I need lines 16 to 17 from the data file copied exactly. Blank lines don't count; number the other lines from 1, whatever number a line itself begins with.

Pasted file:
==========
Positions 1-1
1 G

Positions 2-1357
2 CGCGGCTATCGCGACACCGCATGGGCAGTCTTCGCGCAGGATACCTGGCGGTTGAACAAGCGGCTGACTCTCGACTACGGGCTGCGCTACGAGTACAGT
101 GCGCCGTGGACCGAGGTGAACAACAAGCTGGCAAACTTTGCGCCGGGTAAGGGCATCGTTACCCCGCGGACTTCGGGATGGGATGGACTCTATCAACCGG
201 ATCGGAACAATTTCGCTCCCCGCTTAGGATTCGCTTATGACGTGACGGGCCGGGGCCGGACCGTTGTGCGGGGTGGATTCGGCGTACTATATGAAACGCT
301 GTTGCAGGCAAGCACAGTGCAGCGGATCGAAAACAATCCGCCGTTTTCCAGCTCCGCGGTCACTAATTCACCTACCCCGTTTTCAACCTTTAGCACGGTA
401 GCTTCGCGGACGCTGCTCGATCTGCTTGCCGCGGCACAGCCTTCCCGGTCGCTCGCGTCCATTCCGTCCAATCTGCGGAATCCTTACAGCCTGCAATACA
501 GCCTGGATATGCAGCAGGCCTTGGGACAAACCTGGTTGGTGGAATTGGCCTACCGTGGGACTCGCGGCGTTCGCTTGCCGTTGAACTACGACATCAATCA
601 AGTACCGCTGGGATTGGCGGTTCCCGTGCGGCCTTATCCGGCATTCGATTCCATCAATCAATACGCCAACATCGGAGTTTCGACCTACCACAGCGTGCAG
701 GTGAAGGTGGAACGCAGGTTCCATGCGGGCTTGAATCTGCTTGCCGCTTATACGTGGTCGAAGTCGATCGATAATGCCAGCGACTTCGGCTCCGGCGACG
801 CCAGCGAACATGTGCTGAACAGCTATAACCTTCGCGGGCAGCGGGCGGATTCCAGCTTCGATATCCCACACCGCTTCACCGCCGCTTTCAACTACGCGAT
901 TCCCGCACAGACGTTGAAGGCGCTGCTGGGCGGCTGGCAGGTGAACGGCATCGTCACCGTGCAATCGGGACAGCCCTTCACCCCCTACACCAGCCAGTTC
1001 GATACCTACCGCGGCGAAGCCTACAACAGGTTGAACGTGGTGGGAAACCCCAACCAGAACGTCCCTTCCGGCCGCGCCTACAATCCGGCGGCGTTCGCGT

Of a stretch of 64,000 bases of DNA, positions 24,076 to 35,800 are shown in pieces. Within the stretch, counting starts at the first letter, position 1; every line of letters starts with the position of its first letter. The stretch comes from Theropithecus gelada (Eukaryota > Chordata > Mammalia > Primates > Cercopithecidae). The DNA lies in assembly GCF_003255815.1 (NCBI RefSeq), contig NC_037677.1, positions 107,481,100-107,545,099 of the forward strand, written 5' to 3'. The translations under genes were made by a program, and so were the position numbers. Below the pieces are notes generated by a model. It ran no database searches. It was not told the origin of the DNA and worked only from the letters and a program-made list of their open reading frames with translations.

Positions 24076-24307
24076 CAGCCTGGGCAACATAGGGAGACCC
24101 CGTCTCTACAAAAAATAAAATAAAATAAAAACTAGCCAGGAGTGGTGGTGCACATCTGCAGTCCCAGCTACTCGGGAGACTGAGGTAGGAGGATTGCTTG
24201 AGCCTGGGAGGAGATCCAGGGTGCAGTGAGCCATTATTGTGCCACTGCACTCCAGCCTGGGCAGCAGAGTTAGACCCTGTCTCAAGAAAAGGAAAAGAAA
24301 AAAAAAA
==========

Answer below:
Positions 24076-24307
24076 CAGCCTGGGCAACATAGGGAGACCC